In partnership with the Icahn School of Medicine at Mount Sinai Science magazine recently published a supplement titled “The Frontiers of Medical Research.” The supplement includes 17 articles prepared by Mount Sinai researchers, physicians, and educators that summarize the most promising current breakthroughs and directions for medical research and training.

ConduITS – the Institutes for Translational Sciences and the Mount Sinai Health System CTSA which is dedicated to streamlining and centralizing infrastructure to accelerate translational research devotes part of its efforts to addressing health disparities by leveraging Mount Sinai’s unique infrastructure to integrate exposomics resources into precision medicine and public health.

Included in the Science magazine supplement is an article, which discusses “Integrating Exposomics into Precision Medicine and Public Health”. The article is co-authored by Robert O. Wright MD, MPH, Ethel H Wise Professor and Chair Department of Environmental Medicine & Public Health and Director, Institute for Exposomic Research, Kecia N. Carroll, MD, MPH, Division Chief of the Division of General Pediatrics in the Jack and Lucy Clark Department of Pediatrics at Mount Sinai and Rosalind J. Wright, MD, MPH, Horace W. Goldsmith Professor of Pediatrics, Kravis Children’s Hospital, Dean for Translational Biomedical Sciences and the Director of ConduITS (the Mount Sinai Health System CTSA).

The technology to measure the exposome is far more advanced than many researchers may realize, given that it has arisen largely in parallel silos. At Mount Sinai, our Institute for Exposomic Research brings together the broad intellectual and technological expertise that moves us toward unifying exposomics into a single, cohesive field.(1).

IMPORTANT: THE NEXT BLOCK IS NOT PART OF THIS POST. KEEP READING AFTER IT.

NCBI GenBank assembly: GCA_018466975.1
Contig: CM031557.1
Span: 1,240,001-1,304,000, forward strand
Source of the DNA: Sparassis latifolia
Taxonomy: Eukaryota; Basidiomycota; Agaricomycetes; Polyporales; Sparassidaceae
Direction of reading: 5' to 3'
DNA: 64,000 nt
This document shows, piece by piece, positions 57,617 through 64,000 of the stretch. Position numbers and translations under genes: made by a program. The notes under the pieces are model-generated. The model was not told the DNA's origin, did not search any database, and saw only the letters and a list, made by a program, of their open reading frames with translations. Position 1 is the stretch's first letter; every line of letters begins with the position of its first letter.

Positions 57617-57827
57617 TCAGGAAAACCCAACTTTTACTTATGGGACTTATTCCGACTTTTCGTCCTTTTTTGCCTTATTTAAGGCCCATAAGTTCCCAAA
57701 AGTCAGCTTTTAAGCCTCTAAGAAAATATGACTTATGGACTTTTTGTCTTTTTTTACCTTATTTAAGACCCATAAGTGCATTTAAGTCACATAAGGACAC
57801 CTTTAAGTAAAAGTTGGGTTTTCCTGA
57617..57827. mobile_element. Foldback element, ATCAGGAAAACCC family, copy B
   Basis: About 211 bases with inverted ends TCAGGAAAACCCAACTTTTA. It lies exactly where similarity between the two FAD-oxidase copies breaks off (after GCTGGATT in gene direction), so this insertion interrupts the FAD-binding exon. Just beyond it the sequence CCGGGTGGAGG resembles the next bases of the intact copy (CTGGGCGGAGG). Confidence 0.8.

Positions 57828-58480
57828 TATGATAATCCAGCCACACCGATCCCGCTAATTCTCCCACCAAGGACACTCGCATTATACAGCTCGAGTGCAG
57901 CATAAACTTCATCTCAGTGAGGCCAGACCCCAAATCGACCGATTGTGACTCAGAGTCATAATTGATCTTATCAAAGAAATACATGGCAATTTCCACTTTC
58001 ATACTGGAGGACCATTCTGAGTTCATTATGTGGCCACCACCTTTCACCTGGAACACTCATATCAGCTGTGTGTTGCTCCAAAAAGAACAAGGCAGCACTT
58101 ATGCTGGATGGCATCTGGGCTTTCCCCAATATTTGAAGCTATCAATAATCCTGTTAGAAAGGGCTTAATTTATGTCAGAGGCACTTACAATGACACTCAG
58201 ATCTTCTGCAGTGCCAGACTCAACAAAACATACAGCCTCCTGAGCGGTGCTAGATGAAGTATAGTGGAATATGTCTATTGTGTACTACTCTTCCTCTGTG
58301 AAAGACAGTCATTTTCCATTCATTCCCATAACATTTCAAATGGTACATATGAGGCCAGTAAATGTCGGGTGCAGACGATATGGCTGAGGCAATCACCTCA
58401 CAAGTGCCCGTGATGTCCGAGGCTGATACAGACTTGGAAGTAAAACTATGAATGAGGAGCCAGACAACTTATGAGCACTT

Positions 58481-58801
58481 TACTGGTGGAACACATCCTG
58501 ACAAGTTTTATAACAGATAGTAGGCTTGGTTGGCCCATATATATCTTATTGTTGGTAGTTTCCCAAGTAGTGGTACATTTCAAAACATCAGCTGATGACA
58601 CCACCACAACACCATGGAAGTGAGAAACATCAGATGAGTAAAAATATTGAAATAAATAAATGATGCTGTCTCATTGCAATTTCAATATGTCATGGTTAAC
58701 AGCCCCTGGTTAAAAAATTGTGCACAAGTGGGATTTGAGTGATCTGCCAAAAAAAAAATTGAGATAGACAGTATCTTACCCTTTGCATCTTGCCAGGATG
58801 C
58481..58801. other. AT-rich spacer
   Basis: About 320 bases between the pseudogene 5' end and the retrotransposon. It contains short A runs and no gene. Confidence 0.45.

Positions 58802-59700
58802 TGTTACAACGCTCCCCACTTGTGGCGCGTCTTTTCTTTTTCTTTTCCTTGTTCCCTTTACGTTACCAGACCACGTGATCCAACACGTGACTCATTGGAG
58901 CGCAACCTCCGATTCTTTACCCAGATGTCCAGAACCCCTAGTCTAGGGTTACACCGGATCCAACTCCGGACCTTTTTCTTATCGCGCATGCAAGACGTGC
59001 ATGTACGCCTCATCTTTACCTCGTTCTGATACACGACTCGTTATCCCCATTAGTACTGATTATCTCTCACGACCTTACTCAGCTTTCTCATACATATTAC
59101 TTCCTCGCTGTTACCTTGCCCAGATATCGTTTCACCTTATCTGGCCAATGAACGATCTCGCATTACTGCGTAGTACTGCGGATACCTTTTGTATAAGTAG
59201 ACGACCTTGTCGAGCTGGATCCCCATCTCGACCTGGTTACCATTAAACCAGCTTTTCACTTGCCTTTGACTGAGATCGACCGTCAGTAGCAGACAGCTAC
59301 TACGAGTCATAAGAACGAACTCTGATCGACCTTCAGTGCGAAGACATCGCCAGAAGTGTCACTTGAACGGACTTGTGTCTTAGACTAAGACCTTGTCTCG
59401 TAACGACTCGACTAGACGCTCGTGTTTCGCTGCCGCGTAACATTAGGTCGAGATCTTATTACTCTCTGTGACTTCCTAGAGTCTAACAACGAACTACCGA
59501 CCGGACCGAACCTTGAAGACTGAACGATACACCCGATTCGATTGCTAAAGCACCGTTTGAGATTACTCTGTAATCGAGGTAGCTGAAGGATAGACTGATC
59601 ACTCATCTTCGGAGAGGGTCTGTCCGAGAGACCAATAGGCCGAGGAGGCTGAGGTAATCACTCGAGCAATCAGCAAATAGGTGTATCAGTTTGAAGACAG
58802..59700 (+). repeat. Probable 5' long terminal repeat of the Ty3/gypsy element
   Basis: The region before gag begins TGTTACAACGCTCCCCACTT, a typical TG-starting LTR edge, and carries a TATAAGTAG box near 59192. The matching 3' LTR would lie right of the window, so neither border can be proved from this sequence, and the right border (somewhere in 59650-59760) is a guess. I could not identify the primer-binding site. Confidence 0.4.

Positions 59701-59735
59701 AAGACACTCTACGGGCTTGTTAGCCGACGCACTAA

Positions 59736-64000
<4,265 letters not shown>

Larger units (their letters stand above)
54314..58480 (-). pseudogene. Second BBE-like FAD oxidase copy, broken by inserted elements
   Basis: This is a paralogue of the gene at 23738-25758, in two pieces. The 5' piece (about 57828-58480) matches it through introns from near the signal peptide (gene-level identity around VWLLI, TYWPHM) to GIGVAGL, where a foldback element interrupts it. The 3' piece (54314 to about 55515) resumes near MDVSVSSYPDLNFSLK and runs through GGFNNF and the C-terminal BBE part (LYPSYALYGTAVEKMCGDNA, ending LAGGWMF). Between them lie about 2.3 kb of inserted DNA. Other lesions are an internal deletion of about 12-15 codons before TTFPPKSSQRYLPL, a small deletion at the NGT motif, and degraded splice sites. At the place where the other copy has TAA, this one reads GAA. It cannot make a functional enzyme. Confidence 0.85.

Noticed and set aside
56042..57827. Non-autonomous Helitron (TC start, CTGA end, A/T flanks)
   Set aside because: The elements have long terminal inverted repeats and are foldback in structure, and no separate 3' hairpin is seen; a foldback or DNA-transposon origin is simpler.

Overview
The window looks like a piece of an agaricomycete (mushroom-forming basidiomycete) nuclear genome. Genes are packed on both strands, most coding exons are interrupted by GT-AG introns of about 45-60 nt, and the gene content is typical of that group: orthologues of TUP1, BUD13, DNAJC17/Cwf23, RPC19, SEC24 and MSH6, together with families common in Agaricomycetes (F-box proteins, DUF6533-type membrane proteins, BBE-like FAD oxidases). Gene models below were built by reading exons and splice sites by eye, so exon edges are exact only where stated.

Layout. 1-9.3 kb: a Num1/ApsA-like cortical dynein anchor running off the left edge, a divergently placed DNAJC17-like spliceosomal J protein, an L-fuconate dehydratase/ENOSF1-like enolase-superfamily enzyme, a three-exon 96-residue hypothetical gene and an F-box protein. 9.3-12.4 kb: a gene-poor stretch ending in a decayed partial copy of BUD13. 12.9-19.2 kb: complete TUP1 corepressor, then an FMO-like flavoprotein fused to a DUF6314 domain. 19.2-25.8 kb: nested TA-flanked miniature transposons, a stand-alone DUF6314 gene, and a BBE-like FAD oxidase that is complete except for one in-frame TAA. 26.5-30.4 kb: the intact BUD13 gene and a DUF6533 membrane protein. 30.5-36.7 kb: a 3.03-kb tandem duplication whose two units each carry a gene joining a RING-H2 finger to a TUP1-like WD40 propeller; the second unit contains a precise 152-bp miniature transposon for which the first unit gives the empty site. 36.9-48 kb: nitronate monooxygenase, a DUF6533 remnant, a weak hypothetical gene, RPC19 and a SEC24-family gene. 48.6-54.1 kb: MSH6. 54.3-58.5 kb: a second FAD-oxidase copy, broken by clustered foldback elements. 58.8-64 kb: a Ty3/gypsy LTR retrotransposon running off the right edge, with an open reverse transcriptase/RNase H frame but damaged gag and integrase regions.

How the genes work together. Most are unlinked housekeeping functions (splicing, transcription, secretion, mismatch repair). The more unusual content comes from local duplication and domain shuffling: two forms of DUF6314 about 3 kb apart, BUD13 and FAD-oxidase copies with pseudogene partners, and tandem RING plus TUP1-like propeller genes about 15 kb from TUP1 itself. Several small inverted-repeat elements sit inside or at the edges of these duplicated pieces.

Exposomics is rapidly evolving and represents a change in the philosophy of environmental research as it moves toward discovery. Data-driven research has led to an explosion of discoveries in genomics, proteomics, and epigenomics; exposomics is the next “omics” wave, and with it, we can expand precision medicine to more fully understand patient susceptibility. For further inquiries or information, please place a Research 411 ticket here.

  1. Robert O. Wright, Kecia N. Carroll, Rosalind J. Wright, Integrating Exposomics into Precision Medicine and Public Health, in The Frontiers of Medical Research (Science/AAAS, Washington, DC, 2021), p.14-16.

ConduITS is supported by NCATS of the NIH’s CTSA Program. Any use of CTSA-supported resources requires citation of grant number UL1TR001433 awarded to ISMMS in the acknowledgment section of every publication resulting from this support. Adherence to the NIH Public Access Policy is also required.